The Truth Behind Michigan’s “New” Owner Liability Law for Trespassers
The Michigan Legislature recently enacted legislation outlining a property owner’s liability for the injury or death of a trespasser. Although the statute is technically “new,” the legal principals expressed by the legislature simply mirror those applied by Michigan courts for decades, developed through case law.
For the most part, this “new” law has not changed the legal landscape, as it pertains to a property owner’s potential liability to trespassers. However, this newly enacted statute may act as a reminder for property owners to assess their risk of liability to an injured trespasser and to take the appropriate steps to reduce or eliminate such risk.
The new law, codified at MCL 554.583, generally provides that a property owner owes no duty of care to a trespasser and is not liable to a trespasser for physical harm or death. As previously explained through case law and now enacted as a statute, however, the general rule contains four exceptions to the general rule. A property owner could be liable to a trespasser if the property owner:
- Injures a trespasser by willful and wanton misconduct,
- Knows of a trespasser’s presence, or should have known of a trespasser’s presence on the land by the exercise of ordinary care, and fails to use ordinary care to prevent injury to the trespasser arising from active negligence,
- Knows, or from facts within the property owners knowledge should have known, that trespassers constantly intrude on a limited area of the land and a trespasser is harmed as a result of the property owner’s failure to carry on an activity in that limited area involving a risk of death or serious bodily harm with reasonable care for the trespasser's safety, or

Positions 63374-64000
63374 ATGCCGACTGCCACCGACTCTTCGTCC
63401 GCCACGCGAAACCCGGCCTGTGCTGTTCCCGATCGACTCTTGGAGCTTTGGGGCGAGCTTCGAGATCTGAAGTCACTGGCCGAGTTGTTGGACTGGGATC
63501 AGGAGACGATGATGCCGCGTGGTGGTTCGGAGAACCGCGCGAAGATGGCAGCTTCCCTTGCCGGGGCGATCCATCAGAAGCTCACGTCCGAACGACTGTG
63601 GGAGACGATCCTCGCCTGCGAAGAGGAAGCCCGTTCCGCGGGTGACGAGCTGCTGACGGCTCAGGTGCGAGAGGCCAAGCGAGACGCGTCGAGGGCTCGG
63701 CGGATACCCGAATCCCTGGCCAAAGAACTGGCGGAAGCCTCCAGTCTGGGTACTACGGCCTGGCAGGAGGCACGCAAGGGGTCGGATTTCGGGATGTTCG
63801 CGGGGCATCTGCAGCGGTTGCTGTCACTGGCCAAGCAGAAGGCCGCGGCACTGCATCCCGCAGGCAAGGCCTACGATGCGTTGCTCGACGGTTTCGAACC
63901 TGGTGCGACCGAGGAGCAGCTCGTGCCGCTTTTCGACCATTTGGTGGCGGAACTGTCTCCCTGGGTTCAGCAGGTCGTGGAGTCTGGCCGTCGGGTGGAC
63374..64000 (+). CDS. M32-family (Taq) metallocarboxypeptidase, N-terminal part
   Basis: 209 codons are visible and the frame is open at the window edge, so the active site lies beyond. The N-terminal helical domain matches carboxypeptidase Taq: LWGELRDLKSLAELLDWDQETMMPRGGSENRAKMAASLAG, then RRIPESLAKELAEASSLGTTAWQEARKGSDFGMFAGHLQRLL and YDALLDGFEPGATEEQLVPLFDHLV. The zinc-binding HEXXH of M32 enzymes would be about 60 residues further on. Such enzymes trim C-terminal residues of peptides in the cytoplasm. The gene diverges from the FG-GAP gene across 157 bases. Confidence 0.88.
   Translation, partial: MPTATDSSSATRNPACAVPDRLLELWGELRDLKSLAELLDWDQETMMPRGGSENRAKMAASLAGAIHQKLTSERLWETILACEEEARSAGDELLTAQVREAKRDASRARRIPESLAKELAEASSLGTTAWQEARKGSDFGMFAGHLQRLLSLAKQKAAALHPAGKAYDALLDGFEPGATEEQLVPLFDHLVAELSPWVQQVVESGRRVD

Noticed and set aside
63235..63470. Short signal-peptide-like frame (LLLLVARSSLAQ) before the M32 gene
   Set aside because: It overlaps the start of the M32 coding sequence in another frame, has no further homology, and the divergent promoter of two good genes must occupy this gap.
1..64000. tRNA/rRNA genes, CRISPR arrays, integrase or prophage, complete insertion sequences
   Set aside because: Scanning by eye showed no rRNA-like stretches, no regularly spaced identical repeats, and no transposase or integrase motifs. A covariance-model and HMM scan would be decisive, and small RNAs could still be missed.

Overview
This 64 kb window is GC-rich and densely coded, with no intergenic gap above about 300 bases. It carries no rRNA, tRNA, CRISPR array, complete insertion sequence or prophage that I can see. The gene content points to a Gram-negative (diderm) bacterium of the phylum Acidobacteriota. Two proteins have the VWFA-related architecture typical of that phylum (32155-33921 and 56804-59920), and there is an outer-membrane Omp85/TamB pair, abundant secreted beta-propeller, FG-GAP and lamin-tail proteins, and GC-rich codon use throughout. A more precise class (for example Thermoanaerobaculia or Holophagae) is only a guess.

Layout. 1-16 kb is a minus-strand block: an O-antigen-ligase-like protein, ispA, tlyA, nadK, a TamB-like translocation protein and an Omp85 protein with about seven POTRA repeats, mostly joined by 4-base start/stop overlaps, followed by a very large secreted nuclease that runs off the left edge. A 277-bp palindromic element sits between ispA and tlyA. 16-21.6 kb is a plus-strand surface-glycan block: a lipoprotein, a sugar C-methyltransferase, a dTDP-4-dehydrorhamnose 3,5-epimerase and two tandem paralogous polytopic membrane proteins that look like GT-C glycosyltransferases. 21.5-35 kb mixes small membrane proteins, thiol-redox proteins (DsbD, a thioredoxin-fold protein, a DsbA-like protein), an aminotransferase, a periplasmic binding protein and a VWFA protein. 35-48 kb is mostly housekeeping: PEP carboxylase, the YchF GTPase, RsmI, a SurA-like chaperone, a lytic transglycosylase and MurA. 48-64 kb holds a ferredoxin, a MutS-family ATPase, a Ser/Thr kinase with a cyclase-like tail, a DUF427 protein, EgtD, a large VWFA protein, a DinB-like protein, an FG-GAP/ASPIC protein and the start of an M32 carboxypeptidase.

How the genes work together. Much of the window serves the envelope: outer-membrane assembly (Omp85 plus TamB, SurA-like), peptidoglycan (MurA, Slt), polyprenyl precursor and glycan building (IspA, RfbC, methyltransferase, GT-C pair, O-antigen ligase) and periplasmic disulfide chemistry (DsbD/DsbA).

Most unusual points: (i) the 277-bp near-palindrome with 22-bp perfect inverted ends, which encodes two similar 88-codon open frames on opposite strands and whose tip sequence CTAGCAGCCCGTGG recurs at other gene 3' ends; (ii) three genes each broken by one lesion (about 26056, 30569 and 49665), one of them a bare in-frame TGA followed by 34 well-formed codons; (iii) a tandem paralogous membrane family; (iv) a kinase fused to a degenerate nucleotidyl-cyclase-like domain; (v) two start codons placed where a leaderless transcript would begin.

- Has an artificial condition on the property that injures a child trespasser and all the following apply:
- The property owner knew that a child would be likely to trespass on the place where the condition exists.
- The property owner knew or had reason to know of the condition and realized that the condition would involve an unreasonable risk of death or serious bodily harm to a child.
- The injured child, because of his or her youth, did not discover the condition or realize the risk involved in intermeddling with it or in coming within the area made dangerous by it.
- The utility to the property owner of maintaining the condition and the burden of eliminating the danger is slight as compared to the risk to the child.
The substance of the law pertaining to trespasser liability has not changed. Furthermore, all immunity and defenses applicable to trespasser liability remain intact.
If you would like more information about the foregoing or any other Real Estate law needs, please feel free to contact one of the members of Butzel Long’s Real Estate Practice Team lawyers.